Which laser is better for Wavefront LASIK?
Stanford Medicine’s LASIK study compares two lasers head-to-head
Stanford Medicine’s “Laser Comparison Study”: 50 patients (100 eyes) had Wavefront LASIK with the WaveLight Allegretto laser on one eye and the VISX CustomVue S4 IR laser on the other eye. In this scientifically-controlled study, the “5th generation iFS 150 Intralase femtosecond laser” (All-Laser LASIK) was also used for all eyes of both groups.
One year after LASIK, both wavefront lasers safely and effectively treated nearsightedness. However, several statistically-significant differences were identified:
- Visual acuity results: 100% of the WaveLight Allegretto-treated eyes saw 20/20 compared to 96% of VISX-treated eyes.
- High Order Aberrations: The Wavelight Allegretto laser significantly improved High-Order Aberrations (From 0.38µ down to 0.33µ), but the VISX CustomVue laser made them worse (From 0.37µ up to 0.40µ).
- Predictability: After one year, the 100% of the Wavelight Allegretto-treated eyes were within ±0.50 D of the intended correction (plano) compared to 92% in the VISX group, which had more under-corrections and over-corrections.
- Clarity: One of the most clinically-relevant findings was that patients reported more problems with their subjective “clarity at day” and “clarity at night” in the VISX-treated eyes compared to the Wavelight Allegretto-treated eyes in a direct side-by-side comparison.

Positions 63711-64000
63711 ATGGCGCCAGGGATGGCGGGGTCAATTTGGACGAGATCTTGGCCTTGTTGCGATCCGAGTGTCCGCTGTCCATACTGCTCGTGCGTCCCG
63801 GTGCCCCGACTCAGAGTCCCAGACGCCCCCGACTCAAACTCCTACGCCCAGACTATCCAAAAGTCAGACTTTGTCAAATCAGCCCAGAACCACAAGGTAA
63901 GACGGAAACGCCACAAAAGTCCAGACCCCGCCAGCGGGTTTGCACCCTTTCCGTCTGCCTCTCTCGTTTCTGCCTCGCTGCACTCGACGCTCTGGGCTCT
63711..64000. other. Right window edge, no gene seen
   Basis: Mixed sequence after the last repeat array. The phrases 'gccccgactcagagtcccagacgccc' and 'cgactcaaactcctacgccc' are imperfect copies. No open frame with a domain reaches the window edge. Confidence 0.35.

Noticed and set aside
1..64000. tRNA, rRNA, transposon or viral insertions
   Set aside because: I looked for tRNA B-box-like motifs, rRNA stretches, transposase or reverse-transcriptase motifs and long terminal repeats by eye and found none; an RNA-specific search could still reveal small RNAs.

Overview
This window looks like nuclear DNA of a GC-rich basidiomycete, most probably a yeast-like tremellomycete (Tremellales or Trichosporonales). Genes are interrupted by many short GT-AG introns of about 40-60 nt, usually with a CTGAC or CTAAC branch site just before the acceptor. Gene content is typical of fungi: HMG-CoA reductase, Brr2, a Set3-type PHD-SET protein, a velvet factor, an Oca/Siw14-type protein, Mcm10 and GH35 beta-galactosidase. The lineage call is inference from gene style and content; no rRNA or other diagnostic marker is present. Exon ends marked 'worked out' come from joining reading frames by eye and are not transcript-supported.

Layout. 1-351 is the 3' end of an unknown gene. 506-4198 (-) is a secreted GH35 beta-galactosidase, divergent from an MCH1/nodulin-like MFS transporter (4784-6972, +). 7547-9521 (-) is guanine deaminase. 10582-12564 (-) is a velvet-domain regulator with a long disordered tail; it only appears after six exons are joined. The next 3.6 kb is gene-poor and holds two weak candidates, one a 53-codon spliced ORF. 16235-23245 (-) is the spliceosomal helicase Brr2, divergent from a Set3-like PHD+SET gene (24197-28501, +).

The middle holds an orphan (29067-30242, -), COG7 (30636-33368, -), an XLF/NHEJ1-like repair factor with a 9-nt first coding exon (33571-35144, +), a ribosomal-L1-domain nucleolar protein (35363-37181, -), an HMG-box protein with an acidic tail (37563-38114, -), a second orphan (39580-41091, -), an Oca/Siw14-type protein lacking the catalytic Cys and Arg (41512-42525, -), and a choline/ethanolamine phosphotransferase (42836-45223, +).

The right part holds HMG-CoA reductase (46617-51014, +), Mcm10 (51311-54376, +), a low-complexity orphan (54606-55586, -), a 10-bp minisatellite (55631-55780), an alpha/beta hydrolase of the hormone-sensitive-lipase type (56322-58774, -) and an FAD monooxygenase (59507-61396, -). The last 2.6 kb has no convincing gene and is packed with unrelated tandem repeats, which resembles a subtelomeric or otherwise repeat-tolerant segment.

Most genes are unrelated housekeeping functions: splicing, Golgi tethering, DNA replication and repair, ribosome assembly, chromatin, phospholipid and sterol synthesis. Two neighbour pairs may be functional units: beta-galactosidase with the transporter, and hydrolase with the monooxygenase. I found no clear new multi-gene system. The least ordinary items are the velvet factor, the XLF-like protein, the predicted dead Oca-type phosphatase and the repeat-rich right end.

1 Comparison of 2 wavefront-guided excimer lasers for myopic laser in situ keratomileusis: one-year results. Yu CQ, Manche E. J Cataract Refract Surg. 2014 Mar;40(3):412-22.
To compare laser in situ keratomileusis (LASIK) outcomes between two wavefront-guided excimer laser systems in the treatment of myopia.
University eye clinic, Palo Alto, California, USA.
Prospective comparative case series.
One eye of patients was treated with the Allegretto Wave Eye-Q system (small-spot scanning laser) and the fellow eye with the VISX Star Customvue S4 IR system (variable-spot scanning laser). Evaluations included measurement of uncorrected visual acuity, corrected visual acuity, and wavefront aberrometry.
One hundred eyes (50 patients) were treated. The mean preoperative spherical equivalent (SE) refraction was −3.89 diopters (D) ± 1.67 (SD) and −4.18 ± 1.73 D in the small-spot scanning laser group and variable-spot scanning laser group, respectively. There were no significant differences in preoperative higher-order aberrations (HOAs) between the groups. Twelve months postoperatively, all eyes in the small-spot scanning laser group and 92% in the variable-spot scanning laser group were within ±0.50 D of the intended correction (P = .04). At that time, the small-spot scanning laser group had significantly less spherical aberration (0.12 versus 0.15) (P = .04) and significantly less mean total higher-order root mean square (0.33μm versus 0.40 μm) (P = .01). Subjectively, patients reported that the clarity of night and day vision was significantly better in the eye treated with the small-spot scanning laser.
The predictability and self-reported clarity of vision of wavefront-guided LASIK were better with the small-spot scanning laser (WaveLight Allegretto). Eyes treated with the small-spot scanning laser (WaveLight Allegretto) had significantly fewer HOAs.